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Cochran continues to reach out to African American voters

Thad Cochran

Thad Cochran

JACKSON — Republican Sen. Thad Cochran told black voters yesterday that when he first ran for Congress in 1972, Mississippi was in a period of fear and uncertainty because race relations were changing.

He said the gubernatorial election of 1971 was the first time a candidate for a major office in the state, Democrat Bill Waller, made an effort to appeal to black voters who were asserting their constitutional right to vote.

“I can remember this — you were denied that right, and that was wrong,” Cochran said. “And we are working more successfully than ever to break down those barriers and prejudices and open up our society to participation by everybody. And that’s my goal as I continue to serve in Washington.”

The senator spoke to about 50 people at a downtown Jackson campaign event sponsored by All Citizens of Mississippi, a political action committee that has bought ads promoting him to black voters.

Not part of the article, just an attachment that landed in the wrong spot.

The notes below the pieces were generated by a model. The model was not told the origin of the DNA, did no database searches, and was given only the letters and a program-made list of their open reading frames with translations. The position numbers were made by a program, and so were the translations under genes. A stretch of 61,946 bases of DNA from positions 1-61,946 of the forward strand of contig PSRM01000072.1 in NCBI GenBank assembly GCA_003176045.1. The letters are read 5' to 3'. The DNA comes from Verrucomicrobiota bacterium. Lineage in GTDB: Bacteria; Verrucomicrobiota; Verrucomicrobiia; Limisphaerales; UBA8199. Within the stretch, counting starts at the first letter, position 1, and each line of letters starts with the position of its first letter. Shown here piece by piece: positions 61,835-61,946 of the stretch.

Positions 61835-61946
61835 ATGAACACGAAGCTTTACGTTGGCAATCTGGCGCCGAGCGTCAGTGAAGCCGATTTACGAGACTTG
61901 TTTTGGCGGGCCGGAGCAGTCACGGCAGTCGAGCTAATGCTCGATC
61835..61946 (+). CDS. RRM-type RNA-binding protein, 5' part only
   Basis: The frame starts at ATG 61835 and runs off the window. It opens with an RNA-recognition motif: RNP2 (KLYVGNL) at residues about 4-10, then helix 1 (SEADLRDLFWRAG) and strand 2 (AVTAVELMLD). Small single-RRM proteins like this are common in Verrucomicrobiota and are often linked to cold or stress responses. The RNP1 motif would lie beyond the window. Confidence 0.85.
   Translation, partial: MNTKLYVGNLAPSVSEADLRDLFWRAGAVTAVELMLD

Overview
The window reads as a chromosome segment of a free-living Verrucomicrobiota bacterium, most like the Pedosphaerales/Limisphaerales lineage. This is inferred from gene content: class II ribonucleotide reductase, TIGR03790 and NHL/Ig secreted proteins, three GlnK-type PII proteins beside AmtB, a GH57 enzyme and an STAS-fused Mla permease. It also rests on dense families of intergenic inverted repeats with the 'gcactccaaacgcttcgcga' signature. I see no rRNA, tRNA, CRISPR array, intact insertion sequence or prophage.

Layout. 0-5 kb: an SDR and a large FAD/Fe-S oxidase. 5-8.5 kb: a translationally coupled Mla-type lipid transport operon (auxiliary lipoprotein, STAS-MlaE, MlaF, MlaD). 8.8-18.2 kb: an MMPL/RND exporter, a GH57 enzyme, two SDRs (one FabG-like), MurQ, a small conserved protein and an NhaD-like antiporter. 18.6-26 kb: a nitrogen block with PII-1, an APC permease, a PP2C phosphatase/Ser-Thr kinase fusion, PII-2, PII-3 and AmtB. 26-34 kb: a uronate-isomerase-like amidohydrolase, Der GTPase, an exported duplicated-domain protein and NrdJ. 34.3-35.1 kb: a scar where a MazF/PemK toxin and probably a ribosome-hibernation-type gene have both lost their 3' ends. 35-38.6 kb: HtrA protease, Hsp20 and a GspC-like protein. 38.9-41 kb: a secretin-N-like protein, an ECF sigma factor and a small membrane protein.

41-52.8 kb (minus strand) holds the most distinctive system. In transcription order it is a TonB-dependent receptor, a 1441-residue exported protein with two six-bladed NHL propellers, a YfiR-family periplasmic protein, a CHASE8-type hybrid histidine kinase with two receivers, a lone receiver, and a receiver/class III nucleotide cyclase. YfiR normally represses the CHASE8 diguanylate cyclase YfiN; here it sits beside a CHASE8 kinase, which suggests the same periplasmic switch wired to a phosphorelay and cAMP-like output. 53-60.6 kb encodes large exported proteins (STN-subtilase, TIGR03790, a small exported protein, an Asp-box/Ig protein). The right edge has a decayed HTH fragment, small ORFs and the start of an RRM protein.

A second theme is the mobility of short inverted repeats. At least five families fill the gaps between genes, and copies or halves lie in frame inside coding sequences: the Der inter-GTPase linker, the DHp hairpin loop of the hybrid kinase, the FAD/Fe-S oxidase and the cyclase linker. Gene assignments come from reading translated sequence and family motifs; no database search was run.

The six-term senator defeated a tea party challenger, state Sen. Chris McDaniel, in the June 24 Republican primary runoff. African-Americans were considered crucial to Cochran’s winning the nomination because turnout increased in many majority-black precincts between the June 3 primary and the runoff three weeks later. Some McDaniel supporters accused Cochran of race-baiting because of ads that said McDaniel would cut federal spending.

Responding to reporters’ questions after the event yesterday, Cochran said he won’t debate his Democratic challenger, former U.S. Rep. Travis Childers before the Nov. 4 general election.

“There’s nothing new they’d learn about me. They know me,” Cochran said of voters. “He wants me to help draw a crowd. I’m not going to do it.”

Childers was elected to Congress from north Mississippi’s 1st District in mid-2008 and was unseated by a Republican in 2010. He has made several requests for Cochran to debate at least once in each of the four congressional districts, and he has criticized Cochran for voting against increasing the minimum wage and requiring equal pay for women and men who do the same jobs.

“This is not about being unappreciative or ungrateful to the senior senator. This is about the next six years and not the last 42,” Childers said during a recent campaign trip in south Mississippi. “This is about the future, not the past.”

The Reform Party’s Shawn O’Hara, who has run unsuccessfully for several offices in the past two decades, is also on the November ballot for Senate.


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